Sunday, 26 August 2007
Notes on Lakes, Poets and Constipation
Twenty-Five Things to do of interest and slight hazard in the Lake District
1. Arrive at your cottage and stall an over-laden Renault Clio as you climb a road towards it so steep you expect to have a nose bleed any minute. Do this whilst also being asphyxiated by the fumes emanating from the burning brake pads of descending cars.
2. On your second day take a local bus to enjoy the views and crash into a camper van on a road only wide enough for two fat sheep.
3. Sit on a small overcrowded ferry across Conistan to Ruskin’s House, note what you feel to be the lack of life rafts and the potential for hitting a troop of incompetent sea scouts in canoes. Ponder whether you could survive longer than Leonardo De Caprio in the freezing water, acknowledge that you would be no Kate Winslet and your heart will not go on.
4. Become trapped in Ruskin’s ice-house, admire the granite walls.
5. Walk along a narrow path (suitable for one skinny sheep) hacked into the side of a mountain. Note the absence of a handrail and the presence of severe vertigo. Turn back and beat yourself up over this weakness and add this to your list of many failures of courage.
6. Experience severe constipation due to the change in water and endless scones. Wonder whether the local hippy shop has a crystal suitable for constipation relief. Imagine the conversation with the shop owner about this.
7. Be trampled by Yorkshire day trippers in Bowness clutching tea-towels depicting a map of the lakes and fudge in boxes which have ‘Thank-you for looking after my cat’ written on the lid.
8. Climb onto a cottage roof to check the TV aerial connection as the screen shows only blizzards and you need to see the next episode of Waking the Dead.
9. Attempt the walk up the steep hill (known locally as ‘The Struggle’) to your rented cottage without the aid of oxygen and knowledge of the nearest defibrillator. Note the lack of ladies offering water at the half way point.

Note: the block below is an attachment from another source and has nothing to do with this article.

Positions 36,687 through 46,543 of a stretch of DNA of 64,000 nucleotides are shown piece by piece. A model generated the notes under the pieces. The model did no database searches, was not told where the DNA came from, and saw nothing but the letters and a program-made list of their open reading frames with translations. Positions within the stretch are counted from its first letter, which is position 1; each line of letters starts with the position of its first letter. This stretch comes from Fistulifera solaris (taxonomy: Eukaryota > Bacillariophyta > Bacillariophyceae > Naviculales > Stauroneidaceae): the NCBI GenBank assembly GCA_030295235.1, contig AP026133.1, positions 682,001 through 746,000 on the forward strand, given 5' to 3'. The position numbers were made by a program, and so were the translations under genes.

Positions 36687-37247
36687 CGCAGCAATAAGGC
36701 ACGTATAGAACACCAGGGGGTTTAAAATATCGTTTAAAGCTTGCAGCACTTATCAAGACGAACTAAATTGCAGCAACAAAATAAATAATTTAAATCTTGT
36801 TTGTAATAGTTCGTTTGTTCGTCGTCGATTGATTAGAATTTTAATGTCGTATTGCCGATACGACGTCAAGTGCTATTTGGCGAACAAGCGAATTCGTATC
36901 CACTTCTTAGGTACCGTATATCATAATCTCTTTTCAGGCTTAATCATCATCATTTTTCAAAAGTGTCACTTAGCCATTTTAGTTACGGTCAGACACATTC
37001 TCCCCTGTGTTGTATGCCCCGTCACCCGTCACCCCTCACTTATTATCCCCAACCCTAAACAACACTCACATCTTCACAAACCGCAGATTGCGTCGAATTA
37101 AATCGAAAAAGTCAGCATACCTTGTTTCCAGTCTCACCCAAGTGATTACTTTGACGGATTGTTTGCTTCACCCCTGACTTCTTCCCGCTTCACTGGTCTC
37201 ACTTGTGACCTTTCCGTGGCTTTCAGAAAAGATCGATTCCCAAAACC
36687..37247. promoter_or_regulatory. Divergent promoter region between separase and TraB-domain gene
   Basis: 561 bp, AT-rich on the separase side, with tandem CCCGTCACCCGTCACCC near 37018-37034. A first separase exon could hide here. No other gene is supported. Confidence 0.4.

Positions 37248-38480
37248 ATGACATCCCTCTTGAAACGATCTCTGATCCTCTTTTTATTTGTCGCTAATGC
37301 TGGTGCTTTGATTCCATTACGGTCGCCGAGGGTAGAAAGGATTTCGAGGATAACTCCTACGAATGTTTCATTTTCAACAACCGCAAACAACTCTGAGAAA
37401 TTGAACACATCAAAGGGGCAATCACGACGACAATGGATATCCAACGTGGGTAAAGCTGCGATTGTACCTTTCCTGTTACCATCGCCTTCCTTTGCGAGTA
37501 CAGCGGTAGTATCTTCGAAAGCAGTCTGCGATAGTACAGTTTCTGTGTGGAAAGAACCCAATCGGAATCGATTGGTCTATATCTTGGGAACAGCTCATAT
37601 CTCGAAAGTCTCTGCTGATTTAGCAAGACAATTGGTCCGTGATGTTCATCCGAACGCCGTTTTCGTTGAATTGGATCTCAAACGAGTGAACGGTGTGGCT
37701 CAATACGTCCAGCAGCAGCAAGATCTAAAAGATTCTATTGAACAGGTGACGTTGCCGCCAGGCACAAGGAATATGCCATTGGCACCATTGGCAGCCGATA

10. Overdose on sticky toffee pudding washed down with Pinot Grigio, beer and gin.
11. Cross the roads in Ambleside on a Sunday.
12. Risk being stoned to death by ardent ramblers for breaking the taboo of walking without clutching a little pole that you jab into the ground at intervals. We presume this is some mass attempt to aerate the grass on Lakeland fells and improve drainage.
13. Watch an American tourist, who whilst enthralled with the tour of Dove Cottage, inadvertently places her bag on a table.You’ve just put your bag down on Wordsworth’s card Table Madam, the guide comments in a very English understated manner. Her shame and mumbled apologies did not save her from being reduced to the size of a small amoeba in the eyes of her tour group and being sentenced to death by Preludes.
14. Sit for a quiet pint outside a pub and be initiated at length into the world of the Caravan Club by the alpha male from a family from Bolton. We are initiated into the dark secrets and rites of caravaning club such as the pulling weight of a Mondeo, touchable ceramic heaters and the precise configuration of his Elvis (or what sounded like Elvis). Wonder if after all their secrets have been divulged they are then forced to kill you. Being sandwiched between two caravans afterwards takes on a whole different paranoid experience.